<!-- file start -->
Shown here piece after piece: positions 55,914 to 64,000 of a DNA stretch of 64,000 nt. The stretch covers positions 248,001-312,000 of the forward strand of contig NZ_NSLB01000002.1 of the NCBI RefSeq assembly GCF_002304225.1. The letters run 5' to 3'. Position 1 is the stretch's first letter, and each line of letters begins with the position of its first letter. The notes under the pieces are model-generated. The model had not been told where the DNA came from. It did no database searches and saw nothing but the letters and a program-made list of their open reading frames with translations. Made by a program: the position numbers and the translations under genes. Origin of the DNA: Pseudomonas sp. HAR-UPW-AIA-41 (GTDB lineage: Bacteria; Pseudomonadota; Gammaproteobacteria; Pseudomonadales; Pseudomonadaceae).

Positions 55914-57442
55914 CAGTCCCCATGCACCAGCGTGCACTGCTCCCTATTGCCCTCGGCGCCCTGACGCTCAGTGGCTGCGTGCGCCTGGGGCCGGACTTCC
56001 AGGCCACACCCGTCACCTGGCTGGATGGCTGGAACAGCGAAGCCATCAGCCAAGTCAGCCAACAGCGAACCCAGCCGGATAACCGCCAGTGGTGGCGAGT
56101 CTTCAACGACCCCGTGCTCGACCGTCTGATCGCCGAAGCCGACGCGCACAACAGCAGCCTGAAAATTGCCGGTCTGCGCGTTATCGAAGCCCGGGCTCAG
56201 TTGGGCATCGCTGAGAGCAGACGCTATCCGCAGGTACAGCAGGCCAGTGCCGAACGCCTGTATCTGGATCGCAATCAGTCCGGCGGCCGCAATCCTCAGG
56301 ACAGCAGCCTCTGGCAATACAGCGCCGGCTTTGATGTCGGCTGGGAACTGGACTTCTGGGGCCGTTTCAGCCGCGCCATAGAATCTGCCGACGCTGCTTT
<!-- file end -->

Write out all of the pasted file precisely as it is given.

Shown here piece after piece: positions 55,914 to 64,000 of a DNA stretch of 64,000 nt. The stretch covers positions 248,001-312,000 of the forward strand of contig NZ_NSLB01000002.1 of the NCBI RefSeq assembly GCF_002304225.1. The letters run 5' to 3'. Position 1 is the stretch's first letter, and each line of letters begins with the position of its first letter. The notes under the pieces are model-generated. The model had not been told where the DNA came from. It did no database searches and saw nothing but the letters and a program-made list of their open reading frames with translations. Made by a program: the position numbers and the translations under genes. Origin of the DNA: Pseudomonas sp. HAR-UPW-AIA-41 (GTDB lineage: Bacteria; Pseudomonadota; Gammaproteobacteria; Pseudomonadales; Pseudomonadaceae).

Positions 55914-57442
55914 CAGTCCCCATGCACCAGCGTGCACTGCTCCCTATTGCCCTCGGCGCCCTGACGCTCAGTGGCTGCGTGCGCCTGGGGCCGGACTTCC
56001 AGGCCACACCCGTCACCTGGCTGGATGGCTGGAACAGCGAAGCCATCAGCCAAGTCAGCCAACAGCGAACCCAGCCGGATAACCGCCAGTGGTGGCGAGT
56101 CTTCAACGACCCCGTGCTCGACCGTCTGATCGCCGAAGCCGACGCGCACAACAGCAGCCTGAAAATTGCCGGTCTGCGCGTTATCGAAGCCCGGGCTCAG
56201 TTGGGCATCGCTGAGAGCAGACGCTATCCGCAGGTACAGCAGGCCAGTGCCGAACGCCTGTATCTGGATCGCAATCAGTCCGGCGGCCGCAATCCTCAGG
56301 ACAGCAGCCTCTGGCAATACAGCGCCGGCTTTGATGTCGGCTGGGAACTGGACTTCTGGGGCCGTTTCAGCCGCGCCATAGAATCTGCCGACGCTGCTTT